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Users share their SNMP worries

Users share their SNMP worries

Networking and security professionals are taking the security flaw in the Simple Network Management Protocol (SNMP) seriously, an informal survey by SearchSecurity has found.

Last month, the Computer Emergency Response Team (CERT) at Pittsburgh-based Carnegie Mellon University announced a security flaw in SNMP. The protocol allows users to communicate with network devices, like printers, routers and servers, but the flaw could allow attackers to gain control of systems.

SearchSecurity recently polled its members on how bad cleanup of the SNMP vulnerability would be in their respective companies. Close to 70 members participated over the course of five days. Here are the results:

How bad is cleanup of the SNMP vulnerability going to be in your company?

A real pain (27 votes) 39%

Easy, but tedious (16 votes) 23%

Don't know (10 votes) 14%

A breeze (9 votes) 13%

We don?t have any SNMP products (7 votes) 10%

69 votes

Links to related information:

SearchSecurity news exclusive: "SNMP flaw is serious, fix isn't easy"

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SearchSecurity infrastructure and network security expert

CERT's alert was released before some vendors had produced patches for the vulnerability. But virtually all users contacted by SearchSecurity said their vendors were forthcoming with them.

"Let's face it, the CERT advisory that announced the vulnerabilities received a good amount of press," said Kevin Schmidt, lead software engineer at GuardedNet of Atlanta. "It's not going to be easy for a company to hide it if they have buggy SNMP software."

The Oulu University Secure Programming Group (OUSPG) in Finland found the vulnerabilities in version 1 of SNMP. The group notified CERT of the flaws last year. No reports of the vulnerabilities being exploited have surfaced.

To aid the creation of patches, vendors had the PROTOS SNMP attack tool developed by OUSPG to test their products. The tool can be used to assess SNMP weaknesses.

Yet, even if a company has a patch ready, installing it on all the devices may not be possible in a timely fashion, Schmidt said.

"So a company may decide to turn off SNMP on a router or use routing tricks that allow only traffic from known hosts (typically only management stations) access the router's SNMP agent," Schmidt said. "Once all the routers have been upgraded, then network management can resume as normal."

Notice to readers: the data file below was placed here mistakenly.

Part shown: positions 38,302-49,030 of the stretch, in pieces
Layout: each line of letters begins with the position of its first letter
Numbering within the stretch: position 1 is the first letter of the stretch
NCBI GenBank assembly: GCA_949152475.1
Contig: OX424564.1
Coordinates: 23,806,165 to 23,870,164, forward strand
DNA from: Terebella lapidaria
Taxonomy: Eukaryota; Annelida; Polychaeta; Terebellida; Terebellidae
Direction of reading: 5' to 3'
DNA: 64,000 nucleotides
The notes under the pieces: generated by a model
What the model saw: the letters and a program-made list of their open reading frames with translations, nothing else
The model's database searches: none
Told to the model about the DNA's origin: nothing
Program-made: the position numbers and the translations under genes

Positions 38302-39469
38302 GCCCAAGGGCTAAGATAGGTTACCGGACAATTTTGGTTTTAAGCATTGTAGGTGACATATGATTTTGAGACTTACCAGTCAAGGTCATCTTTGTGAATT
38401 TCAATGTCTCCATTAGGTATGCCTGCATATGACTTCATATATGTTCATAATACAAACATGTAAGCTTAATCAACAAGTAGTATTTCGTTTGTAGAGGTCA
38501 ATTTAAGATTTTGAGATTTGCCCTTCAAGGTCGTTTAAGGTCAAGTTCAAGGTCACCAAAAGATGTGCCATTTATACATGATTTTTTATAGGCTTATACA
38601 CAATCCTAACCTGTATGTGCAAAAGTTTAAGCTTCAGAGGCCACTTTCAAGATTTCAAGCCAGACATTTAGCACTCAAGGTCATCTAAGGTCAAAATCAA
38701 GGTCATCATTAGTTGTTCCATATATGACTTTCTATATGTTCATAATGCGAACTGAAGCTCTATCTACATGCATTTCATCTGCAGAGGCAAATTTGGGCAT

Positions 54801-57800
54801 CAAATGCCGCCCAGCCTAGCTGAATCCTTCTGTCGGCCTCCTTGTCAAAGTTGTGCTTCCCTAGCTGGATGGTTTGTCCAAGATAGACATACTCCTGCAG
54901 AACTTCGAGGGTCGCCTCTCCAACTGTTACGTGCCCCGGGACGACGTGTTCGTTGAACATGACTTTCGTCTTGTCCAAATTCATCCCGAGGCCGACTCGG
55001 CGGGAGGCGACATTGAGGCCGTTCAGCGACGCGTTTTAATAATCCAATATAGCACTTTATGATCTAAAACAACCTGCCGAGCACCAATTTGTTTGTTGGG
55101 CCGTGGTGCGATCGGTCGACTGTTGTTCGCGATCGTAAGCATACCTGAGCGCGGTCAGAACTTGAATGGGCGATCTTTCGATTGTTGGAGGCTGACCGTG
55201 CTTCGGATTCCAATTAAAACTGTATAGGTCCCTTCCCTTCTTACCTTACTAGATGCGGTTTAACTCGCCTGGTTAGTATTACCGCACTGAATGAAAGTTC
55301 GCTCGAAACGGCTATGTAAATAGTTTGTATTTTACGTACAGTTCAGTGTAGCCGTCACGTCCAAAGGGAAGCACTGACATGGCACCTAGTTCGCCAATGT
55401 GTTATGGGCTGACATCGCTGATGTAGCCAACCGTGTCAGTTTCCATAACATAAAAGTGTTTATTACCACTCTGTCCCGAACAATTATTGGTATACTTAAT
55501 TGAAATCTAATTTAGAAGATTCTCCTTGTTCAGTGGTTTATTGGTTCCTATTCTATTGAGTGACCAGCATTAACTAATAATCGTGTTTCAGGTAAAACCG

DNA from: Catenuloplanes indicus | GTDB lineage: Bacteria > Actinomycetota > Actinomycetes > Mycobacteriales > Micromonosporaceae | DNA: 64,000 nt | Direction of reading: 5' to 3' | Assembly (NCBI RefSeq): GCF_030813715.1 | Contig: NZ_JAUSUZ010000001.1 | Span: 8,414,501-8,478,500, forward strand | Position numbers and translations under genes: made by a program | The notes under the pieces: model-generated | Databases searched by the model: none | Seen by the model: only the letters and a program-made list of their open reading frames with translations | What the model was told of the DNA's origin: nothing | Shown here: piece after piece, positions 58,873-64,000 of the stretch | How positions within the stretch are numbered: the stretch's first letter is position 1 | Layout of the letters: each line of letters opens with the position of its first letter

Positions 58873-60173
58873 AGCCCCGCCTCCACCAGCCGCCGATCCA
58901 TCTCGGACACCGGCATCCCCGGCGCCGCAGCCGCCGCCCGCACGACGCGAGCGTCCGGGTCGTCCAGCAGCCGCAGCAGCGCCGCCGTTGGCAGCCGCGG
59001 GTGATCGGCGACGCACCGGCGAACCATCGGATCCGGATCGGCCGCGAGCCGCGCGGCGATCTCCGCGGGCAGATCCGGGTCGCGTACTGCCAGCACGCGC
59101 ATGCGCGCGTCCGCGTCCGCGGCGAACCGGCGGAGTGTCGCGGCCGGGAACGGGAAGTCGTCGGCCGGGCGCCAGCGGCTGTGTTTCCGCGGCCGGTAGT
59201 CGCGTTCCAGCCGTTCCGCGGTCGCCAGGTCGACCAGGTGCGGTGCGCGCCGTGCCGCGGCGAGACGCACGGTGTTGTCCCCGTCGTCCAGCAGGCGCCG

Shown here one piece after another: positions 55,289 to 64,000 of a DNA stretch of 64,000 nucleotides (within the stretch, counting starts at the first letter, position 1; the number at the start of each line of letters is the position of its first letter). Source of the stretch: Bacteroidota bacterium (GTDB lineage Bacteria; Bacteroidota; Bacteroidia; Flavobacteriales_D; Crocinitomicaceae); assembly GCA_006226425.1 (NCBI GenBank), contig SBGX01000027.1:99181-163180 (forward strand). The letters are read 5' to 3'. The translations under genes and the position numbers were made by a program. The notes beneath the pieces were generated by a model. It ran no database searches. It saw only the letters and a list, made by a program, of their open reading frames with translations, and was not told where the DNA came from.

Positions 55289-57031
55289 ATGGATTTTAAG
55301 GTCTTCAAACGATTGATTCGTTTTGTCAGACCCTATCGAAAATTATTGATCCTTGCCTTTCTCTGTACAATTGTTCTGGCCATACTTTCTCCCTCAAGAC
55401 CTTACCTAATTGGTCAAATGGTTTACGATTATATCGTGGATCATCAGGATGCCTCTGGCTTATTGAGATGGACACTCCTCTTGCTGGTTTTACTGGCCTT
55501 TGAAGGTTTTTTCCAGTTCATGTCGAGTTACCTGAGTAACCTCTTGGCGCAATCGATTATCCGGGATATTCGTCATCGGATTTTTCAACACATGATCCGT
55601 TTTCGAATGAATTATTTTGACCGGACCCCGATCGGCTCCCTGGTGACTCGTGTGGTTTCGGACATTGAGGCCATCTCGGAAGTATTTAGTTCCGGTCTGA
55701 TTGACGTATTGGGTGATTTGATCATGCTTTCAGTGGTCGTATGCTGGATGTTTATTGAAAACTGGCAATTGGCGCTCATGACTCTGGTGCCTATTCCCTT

But some users didn't wait for their software vendors to release a patch before doing something. "We've installed router filters that limit SNMP access. We've done some more things behind the scenes too," said Elbert LaGrew, network services manager with the Minnesota Department of Health. "You can't be too careful about any vulnerability."

The SNMP flaws found were specific to SNMP v.1. The newest version of the protocol, SNMP v.3, is much more secure. "We've considered it. However, many of the processes we have in place are v.1 specific. We need to plan a migration very carefully," LaGrew said.

Many users, however, find the early version, which dates back to the pre-Web days of the late '80s, still works fine for them. Moreover, migrating to SNMP v3 is tricky, as a lot of products don't support it.

"Most of my network and security software doesn't require it. Why install something you don't use?" said Greg Kilgore, owner of Network Wizards in Keizer, Oregon. "Besides it's just another security hole that I must patch or plug."

Some users have denied SNMP at border firewalls for some time. "It has never been truly secure," said Stan Hoffman, senior network engineer for Houston-based RealEC Technologies, an e-commerce firm.

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